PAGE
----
Very little research has been undertaken in the accounting records of industrial firms during the period 1840 to 1890 when manufacturing cost accounting emerged as a specialised tool of management control. Several useful and interesting theses regarding the evolution of cost accounting practice have been suggested by business and accounting historians ; generally speaking, such theses are rooted in the study of published sources. Alfred D. Chandler, Jr. , for example, has indicated that the small-sized, functionally unspecialised firms typical of American business around 1840 were served adequately by the double-entry mercantile bookkeeping procedures introduced almost 550 years earlier. Such firms did not require the statistical data and the cost accounting methods familiar in the modern enterprise. Chandler has concluded that the need for modern cost accounting arose only after 1850 in railroads and after 1870 in steel, chemical, and metal working industries where oligopolistic markets , complex production processes, and problems of large scale organisation combined to create a high degree of uncertainty and risk. Firms in these industries needed reliable cost data to determine prices , to assess the results of operations and to evaluate capital-intensive technological innova­ tions. 1 Accounting historians who focus on the more specialised, narrow issue of bookkeeping methods similarly argue that modern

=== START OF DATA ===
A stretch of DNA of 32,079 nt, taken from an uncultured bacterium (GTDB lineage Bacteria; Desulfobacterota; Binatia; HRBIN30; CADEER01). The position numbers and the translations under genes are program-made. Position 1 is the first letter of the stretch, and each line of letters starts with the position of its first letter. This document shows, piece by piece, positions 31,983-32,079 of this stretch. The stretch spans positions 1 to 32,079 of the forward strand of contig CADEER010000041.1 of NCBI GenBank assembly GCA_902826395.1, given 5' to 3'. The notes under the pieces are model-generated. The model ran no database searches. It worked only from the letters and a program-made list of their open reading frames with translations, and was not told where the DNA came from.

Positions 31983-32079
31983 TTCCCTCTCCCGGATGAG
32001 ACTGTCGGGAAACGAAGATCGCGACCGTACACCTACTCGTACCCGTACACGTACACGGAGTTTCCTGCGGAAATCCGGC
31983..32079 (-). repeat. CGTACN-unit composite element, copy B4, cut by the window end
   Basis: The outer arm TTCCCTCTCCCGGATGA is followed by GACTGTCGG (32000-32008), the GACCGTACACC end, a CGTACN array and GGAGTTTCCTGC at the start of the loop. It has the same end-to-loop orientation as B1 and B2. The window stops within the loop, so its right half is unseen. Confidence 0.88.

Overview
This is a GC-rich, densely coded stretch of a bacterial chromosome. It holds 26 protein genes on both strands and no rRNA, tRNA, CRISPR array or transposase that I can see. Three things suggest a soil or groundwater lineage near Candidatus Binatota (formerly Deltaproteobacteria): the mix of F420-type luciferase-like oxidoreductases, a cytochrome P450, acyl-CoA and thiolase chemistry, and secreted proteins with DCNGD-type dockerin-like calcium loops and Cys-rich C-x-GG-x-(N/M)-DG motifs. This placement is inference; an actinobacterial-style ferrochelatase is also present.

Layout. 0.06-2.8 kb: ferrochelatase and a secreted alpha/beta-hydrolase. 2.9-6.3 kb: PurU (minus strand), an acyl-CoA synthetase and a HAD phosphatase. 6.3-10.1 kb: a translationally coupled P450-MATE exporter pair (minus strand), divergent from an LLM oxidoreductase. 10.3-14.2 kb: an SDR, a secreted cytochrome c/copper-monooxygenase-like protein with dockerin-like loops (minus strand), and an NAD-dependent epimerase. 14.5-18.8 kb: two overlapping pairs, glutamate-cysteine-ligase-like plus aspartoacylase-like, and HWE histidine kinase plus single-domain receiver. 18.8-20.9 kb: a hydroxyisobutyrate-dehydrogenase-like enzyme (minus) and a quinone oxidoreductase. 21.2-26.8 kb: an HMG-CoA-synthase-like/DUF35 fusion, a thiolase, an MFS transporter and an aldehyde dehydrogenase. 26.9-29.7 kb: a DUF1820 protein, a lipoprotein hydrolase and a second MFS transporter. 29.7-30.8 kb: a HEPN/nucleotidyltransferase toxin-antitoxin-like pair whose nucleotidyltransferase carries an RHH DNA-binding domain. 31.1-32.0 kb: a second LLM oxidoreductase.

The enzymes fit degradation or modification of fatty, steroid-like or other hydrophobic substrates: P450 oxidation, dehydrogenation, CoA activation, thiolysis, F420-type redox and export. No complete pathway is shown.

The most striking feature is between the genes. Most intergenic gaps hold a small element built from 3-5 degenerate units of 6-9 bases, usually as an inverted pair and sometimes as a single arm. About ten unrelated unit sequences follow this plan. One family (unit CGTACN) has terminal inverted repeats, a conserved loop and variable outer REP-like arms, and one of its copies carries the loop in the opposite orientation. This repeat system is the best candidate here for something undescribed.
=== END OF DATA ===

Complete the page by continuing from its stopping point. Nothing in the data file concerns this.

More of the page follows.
• From Business History Review, vol. XLVI, No. 4 (Winter 1972), pp. 466-74. Reprinted by permission of the editor of Business History Review and the author.